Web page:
The question was asked, how can engineering go forward when there is yet no approved state project?  The HAP grant program will fund final engineering, but only after the project has been accepted for grant funds.   The state will not provide engineering funds for projects that may not receive approval for construction.

Keep the project moving

There is greater momentum on the Detroit Harbor dredging project than ever before, with increased knowledge and interest on the part of principals representing state, federal and local agencies and governments.  It seems most useful to keep this project alive, even if that means the Ferry Line offers to help fund the additional engineering.

That is what the Ferry Line recently offered to do.  On July 3rd, the Ferry Line signed a contract with Foth Environmental for a continuation of their professional services, a figure that could approach $13,000, to provide finer project detail.  Through this sponsorship, the Ferry Line as a corporation recognizes that its vessels are a major user of this waterway.  We have long held that the Detroit Harbor federal channel is a highway, with both public benefit and public responsibility.  It is, in the end, the public's burden to maintain an essential channel for navigation.

For those who may still be skeptics, and who think that somehow this project will bestow special privilege or profit to the Washington Island Ferry Line, let us be clear:    there is no profit to be gained in dredging, nor is there profit in damaging vessels due to shallow waters.  Likewise, there will be no profit if ever we are forced to operate at reduced capacity, in an effort to avoid touching bottom.

Additionally, the immediate impact of lower lake levels to WIFL operations will be in late fall, winter and early spring, when lake levels are typically at their annual low, and the presence of ice requires use of our deepest draft vessel, Arni J. Richter.

Sufficient water depth and room to maneuver are the very basics of ferry transportation, and there are many cities, counties and states that have placed dollars on the line to attract or sustain regular ferry service.  Channel improvement is a rightful goal to be supported by all of Washington Island citizens, as well as the State of Wisconsin.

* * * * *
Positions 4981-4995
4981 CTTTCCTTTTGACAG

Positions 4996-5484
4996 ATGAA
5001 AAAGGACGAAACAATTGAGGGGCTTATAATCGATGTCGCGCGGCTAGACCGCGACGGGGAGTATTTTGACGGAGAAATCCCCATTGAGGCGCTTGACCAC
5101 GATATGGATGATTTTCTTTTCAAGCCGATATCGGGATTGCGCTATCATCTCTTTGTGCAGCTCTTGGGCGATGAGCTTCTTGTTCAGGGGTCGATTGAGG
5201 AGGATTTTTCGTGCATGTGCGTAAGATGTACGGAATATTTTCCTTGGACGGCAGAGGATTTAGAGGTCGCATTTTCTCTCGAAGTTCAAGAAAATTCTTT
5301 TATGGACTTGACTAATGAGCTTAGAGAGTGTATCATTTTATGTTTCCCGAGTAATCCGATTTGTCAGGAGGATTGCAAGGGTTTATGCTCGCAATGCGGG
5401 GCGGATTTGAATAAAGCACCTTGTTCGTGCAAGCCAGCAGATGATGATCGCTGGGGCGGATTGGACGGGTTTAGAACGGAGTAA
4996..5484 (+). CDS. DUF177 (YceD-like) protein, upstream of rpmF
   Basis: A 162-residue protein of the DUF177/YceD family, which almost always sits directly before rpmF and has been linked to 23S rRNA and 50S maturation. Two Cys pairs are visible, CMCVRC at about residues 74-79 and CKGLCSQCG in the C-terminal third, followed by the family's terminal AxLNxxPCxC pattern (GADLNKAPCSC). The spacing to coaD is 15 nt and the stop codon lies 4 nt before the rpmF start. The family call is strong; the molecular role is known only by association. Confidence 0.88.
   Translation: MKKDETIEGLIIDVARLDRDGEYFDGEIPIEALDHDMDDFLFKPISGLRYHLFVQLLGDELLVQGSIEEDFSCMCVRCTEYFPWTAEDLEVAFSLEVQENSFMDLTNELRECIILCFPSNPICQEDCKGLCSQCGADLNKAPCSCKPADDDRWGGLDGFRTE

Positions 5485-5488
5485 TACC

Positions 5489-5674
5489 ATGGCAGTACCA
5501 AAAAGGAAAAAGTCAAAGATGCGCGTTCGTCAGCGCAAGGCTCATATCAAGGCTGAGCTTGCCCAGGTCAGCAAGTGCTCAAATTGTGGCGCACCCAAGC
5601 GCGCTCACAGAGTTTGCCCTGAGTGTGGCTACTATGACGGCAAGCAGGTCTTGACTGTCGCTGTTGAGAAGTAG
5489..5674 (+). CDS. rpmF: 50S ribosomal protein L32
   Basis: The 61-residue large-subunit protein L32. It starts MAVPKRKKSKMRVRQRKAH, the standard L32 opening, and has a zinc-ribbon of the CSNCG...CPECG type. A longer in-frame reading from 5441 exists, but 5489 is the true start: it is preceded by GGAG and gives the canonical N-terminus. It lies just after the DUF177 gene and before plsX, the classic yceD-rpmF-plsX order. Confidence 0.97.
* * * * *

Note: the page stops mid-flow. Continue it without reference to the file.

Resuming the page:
In pursuing all possibilities of action, we can't excuse the federal government, which dredged the channel in the first place and has ultimate responsibility for maintaining the charted depth.  But as a practical matter, the process of obtaining federal funding is difficult and lengthy (2016 or 2017 at the earliest, and then only if fast-tracked and accepted) and competition with other, larger ports for federal dollars is stiff.  Then there is the matter of cost benefit.  In this category Washington Island has difficulty proving that dredging dollars are well spent, that they will bring an effective return over time.

The best argument, it seems, is that without dredging, this community, its citizens and properties, will be up a creek at some point with low water.  When that happens, Washington Island will become a liability to the State.

To further facilitate getting this project done, State Senator Frank Lasee has suggested placing a special bill before the state legislature.  We're pleased to have his support, and Washington Island residents ought to back his efforts, whatever he determines is the most expedient course for funding.
       - Dick Purinton